A Chelsea block lined with brothels in the 1870s

27thstreetsignToday, 27th Street between Sixth and Seventh Avenues is kind of a mishmash of wholesale business and small shops anchored on the western end by the Fashion Institute of Technology.

It was a different world in the 1870s, when the block ground zero for prostitution, with 22 houses of ill repute lining both sides of the street.

That’s in addition to dozens of other brothels on nearby blocks. This was the city’s post–Civil War neighborhood of vice, called the Tenderloin, a sinful stretch of 23rd to 42nd Streets between Sixth and Eighth Avenues.

107West27thstreetThe brothels of 27th Street were so notorious, they scored a mention in The Gentleman’s Companion, a guide to prostitution published in the 1870s, reports Andrew Roth in his book Infamous Manhattan.

Among the proprietors listed in the guide are “Mrs. Disbrow, 101; Mrs. Emma Brown, 103; Miss Maggie Pierce, 104; Joe Fisher, 105; Miss Dow, 106; Mrs. Standly, 107,” writes Roth.

Number 107, in the photo, is noteworthy because it’s the only original building left.

“Evidently the author of The Gentleman’s Companion didn’t think too much of the place, since his only comment is ‘the Ladies boarding-house at 107 West 27th St. is kept by Mrs. Standly and is very quiet.'”

“Not much of an endorsement, but better than the review received by her next-door neighbor . . . of which he warns that ‘the landlady and her servants are as sour as her wine,'” adds Roth.

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12 Responses to “A Chelsea block lined with brothels in the 1870s”

  1. ronfwnc Says:

    There was a lot of street prostitution in the neighborhood as recently as the early 1980s. 28th Street between 6th and 7th was particularly bad.

  2. Somebuddy Says:

    Was fascinated by this and I couldn’t resist bringing up the census records for 1870 here (for the even side of the block):


    You’ll see Ms. Dow listed. You’ll also see that many of these houses have African American women listed as “domestics.” Possible that they were, indeed, servants, but more likely that the households were full of ladies of many colors, races and nationalities.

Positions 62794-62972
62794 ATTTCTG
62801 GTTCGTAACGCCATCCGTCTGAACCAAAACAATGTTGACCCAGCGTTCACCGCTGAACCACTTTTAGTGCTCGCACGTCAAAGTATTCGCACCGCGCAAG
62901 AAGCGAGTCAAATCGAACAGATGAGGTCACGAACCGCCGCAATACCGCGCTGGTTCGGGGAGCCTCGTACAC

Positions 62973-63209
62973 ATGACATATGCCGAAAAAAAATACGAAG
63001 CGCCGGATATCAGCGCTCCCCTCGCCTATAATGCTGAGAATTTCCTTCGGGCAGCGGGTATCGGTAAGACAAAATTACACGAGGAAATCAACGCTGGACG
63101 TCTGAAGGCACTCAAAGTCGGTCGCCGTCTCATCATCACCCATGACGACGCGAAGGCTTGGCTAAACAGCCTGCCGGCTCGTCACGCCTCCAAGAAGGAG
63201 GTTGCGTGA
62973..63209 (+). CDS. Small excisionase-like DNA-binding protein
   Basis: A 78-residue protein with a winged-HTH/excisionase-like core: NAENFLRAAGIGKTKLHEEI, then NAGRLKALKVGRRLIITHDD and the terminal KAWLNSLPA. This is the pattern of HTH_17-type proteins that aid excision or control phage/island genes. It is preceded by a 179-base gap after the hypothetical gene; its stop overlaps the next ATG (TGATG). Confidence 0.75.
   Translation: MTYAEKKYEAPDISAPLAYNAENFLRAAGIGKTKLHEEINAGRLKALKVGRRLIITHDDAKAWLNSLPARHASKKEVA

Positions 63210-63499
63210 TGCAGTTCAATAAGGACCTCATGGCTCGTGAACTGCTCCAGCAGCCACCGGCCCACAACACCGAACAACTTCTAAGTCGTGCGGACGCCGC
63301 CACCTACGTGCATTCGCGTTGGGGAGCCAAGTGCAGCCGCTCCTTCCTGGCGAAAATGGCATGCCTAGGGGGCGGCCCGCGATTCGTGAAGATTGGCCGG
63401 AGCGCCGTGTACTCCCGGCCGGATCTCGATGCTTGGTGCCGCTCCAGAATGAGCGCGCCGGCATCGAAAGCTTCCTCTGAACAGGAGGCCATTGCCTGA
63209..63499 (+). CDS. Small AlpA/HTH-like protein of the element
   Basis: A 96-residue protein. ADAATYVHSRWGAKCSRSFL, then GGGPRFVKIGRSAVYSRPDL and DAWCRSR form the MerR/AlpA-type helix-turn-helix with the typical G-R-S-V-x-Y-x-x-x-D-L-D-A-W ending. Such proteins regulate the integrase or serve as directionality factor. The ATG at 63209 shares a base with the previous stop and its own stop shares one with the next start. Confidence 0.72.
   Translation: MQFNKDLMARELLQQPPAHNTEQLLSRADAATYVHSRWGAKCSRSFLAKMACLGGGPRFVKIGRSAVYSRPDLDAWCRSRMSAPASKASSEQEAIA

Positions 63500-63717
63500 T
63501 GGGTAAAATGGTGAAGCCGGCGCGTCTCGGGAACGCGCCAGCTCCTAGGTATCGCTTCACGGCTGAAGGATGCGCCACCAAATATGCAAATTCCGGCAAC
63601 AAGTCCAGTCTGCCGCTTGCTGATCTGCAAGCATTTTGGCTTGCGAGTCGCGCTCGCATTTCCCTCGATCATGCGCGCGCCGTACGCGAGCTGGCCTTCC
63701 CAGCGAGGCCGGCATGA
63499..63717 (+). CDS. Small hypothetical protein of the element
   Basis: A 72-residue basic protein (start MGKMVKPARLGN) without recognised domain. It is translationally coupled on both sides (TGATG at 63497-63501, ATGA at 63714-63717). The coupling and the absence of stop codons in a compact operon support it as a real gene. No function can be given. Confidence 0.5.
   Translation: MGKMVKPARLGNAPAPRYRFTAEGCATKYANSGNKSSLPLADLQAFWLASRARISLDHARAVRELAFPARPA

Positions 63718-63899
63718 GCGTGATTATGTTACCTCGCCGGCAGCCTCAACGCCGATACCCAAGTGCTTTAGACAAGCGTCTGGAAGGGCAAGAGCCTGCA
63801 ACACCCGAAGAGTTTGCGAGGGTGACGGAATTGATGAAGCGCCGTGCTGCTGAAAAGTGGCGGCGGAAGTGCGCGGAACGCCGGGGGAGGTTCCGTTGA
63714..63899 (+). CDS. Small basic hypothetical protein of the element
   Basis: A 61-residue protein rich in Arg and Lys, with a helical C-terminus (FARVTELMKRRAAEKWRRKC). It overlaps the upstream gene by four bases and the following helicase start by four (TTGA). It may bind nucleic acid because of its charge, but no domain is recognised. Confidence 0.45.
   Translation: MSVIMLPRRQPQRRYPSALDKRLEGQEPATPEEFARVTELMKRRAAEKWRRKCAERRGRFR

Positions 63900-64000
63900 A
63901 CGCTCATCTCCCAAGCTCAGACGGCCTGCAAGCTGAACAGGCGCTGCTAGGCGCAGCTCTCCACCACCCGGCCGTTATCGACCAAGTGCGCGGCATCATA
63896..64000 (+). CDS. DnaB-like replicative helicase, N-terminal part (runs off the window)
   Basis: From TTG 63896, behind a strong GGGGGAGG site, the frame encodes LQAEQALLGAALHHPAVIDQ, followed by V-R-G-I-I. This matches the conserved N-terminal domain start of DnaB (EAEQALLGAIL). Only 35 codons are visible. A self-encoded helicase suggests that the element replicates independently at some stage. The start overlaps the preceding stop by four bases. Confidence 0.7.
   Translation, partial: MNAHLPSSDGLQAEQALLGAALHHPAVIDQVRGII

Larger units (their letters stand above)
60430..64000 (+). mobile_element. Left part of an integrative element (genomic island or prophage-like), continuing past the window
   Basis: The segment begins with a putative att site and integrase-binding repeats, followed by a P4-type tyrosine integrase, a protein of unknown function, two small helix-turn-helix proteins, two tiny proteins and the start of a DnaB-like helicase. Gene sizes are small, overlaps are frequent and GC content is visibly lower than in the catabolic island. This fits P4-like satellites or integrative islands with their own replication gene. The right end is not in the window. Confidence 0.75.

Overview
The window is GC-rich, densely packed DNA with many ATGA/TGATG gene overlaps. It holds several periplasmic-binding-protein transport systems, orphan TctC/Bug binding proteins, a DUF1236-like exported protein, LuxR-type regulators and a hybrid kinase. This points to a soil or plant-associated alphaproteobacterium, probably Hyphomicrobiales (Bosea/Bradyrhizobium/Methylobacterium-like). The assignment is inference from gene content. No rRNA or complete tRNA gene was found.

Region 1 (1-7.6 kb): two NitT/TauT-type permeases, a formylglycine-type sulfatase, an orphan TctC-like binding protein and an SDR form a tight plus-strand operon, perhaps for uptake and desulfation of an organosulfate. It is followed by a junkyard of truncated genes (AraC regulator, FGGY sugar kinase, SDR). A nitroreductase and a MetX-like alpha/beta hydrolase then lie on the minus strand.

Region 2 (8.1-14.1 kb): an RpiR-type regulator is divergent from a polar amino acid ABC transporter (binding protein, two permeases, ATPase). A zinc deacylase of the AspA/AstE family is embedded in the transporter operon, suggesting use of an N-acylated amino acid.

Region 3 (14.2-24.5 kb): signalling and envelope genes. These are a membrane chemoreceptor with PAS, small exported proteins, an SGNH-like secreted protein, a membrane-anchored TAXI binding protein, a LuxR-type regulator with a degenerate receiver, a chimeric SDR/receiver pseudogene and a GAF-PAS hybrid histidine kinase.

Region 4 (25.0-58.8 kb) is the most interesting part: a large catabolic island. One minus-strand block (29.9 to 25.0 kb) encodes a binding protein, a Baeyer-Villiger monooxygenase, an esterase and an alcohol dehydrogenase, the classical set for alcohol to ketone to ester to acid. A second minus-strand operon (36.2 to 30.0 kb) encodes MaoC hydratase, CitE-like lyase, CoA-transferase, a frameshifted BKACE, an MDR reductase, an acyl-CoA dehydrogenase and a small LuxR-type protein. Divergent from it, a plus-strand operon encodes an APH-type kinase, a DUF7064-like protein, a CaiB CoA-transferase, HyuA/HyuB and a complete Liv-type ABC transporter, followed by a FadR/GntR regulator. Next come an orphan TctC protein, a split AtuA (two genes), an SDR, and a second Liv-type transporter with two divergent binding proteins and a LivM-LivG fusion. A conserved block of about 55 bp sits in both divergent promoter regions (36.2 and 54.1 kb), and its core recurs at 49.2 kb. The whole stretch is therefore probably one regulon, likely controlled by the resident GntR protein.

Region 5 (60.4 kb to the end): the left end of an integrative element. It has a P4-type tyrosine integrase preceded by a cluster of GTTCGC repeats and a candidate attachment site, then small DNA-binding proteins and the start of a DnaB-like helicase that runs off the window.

3. jw phillips Says:

    There were gambling houses and brothels cheek by jowl in this area of the Tenderloin. The saloons along the trolley crosstown 28th Street were owned by a potpourri of ex-black prizefighters and it was still a black neighborhood after the Draft Riots of 1863, which did burn down an orphanage on 8th Avenue for African American Children – where part of FIT stands today. The “white riot” after the Jack Johnson win over the previously undefeated Jim “Great White Hope” Jefferies, who came out of retirement enticed by the largest purse ever offered up to that date. As the bars were replaced by a number of chinese “chop suey houses” and the El loomed dark over 6th Avenue, the neighborhood continued as a demimonde destination through the 20s and 30s, just not a very prosperous one. The early Tin Pan Alley publishers also took a presence in the row houses, now landmarked, between Sixth and Broadway.

  4. Pete Louys Says:

    A friend of mine who lived there in the late ’80s called it Blow-Ho because of the in-car action on the block.

  5. Marco Says:

    I can vouch for ronfwnc’s comment. After a weekend or a day trip into the city, we (my spouse and I) would make a point of driving across to the West Side Highway via Blow-Ho to check out the fashion.

  6. Ricky Says:

    In the early 80’s I worked on West 43rd between 10th and 11th and there was a lot of “activity” going on around there. Walking to work in the morning you would see lots of used condoms scattered on the sidewalk. More than once in the early evening a man would accidentally leaned against the buzzer to the building and someone in the office would see him being serviced. When the Javits Center opened in 1986 business moved south to help celebrate the opening,

  7. The Flatiron street where pop music got its start « Ephemeral New York Says:

    […] Pan Alley was in the middle of the Tenderloin neighborhood, a derelict district of gambling houses and […]

  8. Confusion and despair in the Tenderloin District | Ephemeral New York Says:

    […] At night, the Tenderloin was the city’s red-light district at the turn of the century, a center of sex and sin that blazed with light and put high-rolling millionaires in proximity to lower-class drinkers, gamblers, showgirls, and prostitutes. […]

  9. trilby1895 Says:

    For some reason, Tenderloin sex and sin back in the day possesses (for me) a romanticism and fascination that is absent from today’s pursuit of same. In modern times it’s sordid, plain and simple. I wish I were able to visit John Sloan’s “Haymarket” as it was in the painting.

  10. A woman found bludgeoned in a Tenderloin hotel sparks the trial of the century | Ephemeral New York Says:

    […] in room 84 of the Grand Hotel, in the middle of the Tenderloin—Gilded Age New York’s vast vice playground of brothels, dance halls, theaters, and gambling […]

  11. The final days of a 44th Street Gilded Age gambling house | Ephemeral New York Says:

    […] like Canfield’s were the flip side of the Gilded Age—the not-so-secret gambling houses, brothels, and music halls that paid police and politicians to look the other way in the Tenderloin and other […]

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